Author contributions: S.P.: conception and design, collection and/or assembly of data, data analysis and interpretation, and manuscript writing; R.v.O.: conception and design and manuscript writing; R.P.C.: conception and design, manuscript writing, and final approval of manuscript.
Version of Record online: 24 MAR 2013
Copyright © 2013 AlphaMed Press
Volume 31, Issue 4, pages 613–619, April 2013
How to Cite
Pringle, S., Van Os, R. and Coppes, R. P. (2013), Concise Review: Adult Salivary Gland Stem Cells and a Potential Therapy for Xerostomia. STEM CELLS, 31: 613–619. doi: 10.1002/stem.1327
Disclosure of potential conflicts of interest is found at the end of this article.
First published online in STEM CELLS EXPRESS January 17, 2013.
- Issue online: 24 MAR 2013
- Version of Record online: 24 MAR 2013
- Manuscript Accepted: 17 DEC 2012
- Manuscript Received: 17 OCT 2012
- The Netherlands Organisation for Health Research and Development. Grant Number: ZonMW-Grant nr. 11.600.1023
- Dutch government to the Netherlands Institute for Regenerative Medicine
- NIRM. Grant Number: FES0908
- Dutch Cancer Society. Grant Number: RUG2008-4022
- Stem/progenitor cells;
- Cellular therapy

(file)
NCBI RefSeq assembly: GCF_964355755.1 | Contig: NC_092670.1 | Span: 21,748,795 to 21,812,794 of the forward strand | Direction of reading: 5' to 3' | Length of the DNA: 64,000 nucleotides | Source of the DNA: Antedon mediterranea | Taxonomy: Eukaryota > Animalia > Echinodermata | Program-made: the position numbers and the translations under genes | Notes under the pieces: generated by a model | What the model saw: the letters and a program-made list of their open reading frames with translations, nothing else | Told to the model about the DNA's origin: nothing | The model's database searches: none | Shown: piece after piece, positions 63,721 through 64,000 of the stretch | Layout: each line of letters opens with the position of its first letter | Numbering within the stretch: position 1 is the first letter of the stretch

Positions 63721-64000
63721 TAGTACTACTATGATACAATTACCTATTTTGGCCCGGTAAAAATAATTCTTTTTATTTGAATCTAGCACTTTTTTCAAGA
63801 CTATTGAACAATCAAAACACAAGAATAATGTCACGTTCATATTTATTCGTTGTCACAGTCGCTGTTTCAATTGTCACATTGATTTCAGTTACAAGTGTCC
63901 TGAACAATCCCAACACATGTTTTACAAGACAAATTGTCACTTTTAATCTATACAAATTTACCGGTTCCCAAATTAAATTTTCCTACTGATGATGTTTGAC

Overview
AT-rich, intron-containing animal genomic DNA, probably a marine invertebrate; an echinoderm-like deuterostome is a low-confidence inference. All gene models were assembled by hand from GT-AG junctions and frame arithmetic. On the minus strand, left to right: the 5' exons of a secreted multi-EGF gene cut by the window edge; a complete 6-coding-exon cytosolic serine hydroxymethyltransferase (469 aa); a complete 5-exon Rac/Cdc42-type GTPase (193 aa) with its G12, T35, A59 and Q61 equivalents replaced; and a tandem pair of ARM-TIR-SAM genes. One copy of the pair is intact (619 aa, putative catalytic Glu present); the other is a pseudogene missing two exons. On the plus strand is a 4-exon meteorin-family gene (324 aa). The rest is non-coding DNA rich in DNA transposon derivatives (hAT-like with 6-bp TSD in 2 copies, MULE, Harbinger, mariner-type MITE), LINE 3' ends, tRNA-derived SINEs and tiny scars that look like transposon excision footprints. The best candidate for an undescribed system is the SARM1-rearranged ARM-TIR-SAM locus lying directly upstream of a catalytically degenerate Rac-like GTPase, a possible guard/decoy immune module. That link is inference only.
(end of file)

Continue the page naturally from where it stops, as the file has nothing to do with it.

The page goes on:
The ability to speak, swallow, masticate, taste food, and maintain a healthy oral cavity is heavily reliant on the presence of saliva, the hugely important effect of which on our everyday lives is often unappreciated. Hyposalivation, frequently experienced by people receiving radiation therapy for head and neck cancers, results in a plethora of symptoms whose combined effect can drastically reduce quality of life. Although artificial lubricants and drugs stimulating residual function are available to ameliorate the consequences of hyposalivation, their effects are at best transient. Such management techniques do not address the source of the problem: a lack of functional saliva-producing acinar cells, resulting from radiation-induced stem cell sterilization. Post-radiotherapy stimulation of cell proliferation only results in improved saliva secretion when part of the tissue has been spared or when the dose to the salivary gland (SG) remains below a certain level. Therefore, stem cell replacement therapy may be a good option to treat radiation-induced hyposalivation. Substantial progress has been made lately in the understanding of cell turnover in the SG, and the recent identification of stem and progenitor cell populations in the SG provides a basis for studies toward development of a stem cell-based therapy for xerostomia. Here, we review the current state of knowledge of SG stem cells and their potential for use in a cell-based therapy that may provide a more durable cure for hyposalivation. STEM CELLS 2013;31:613–619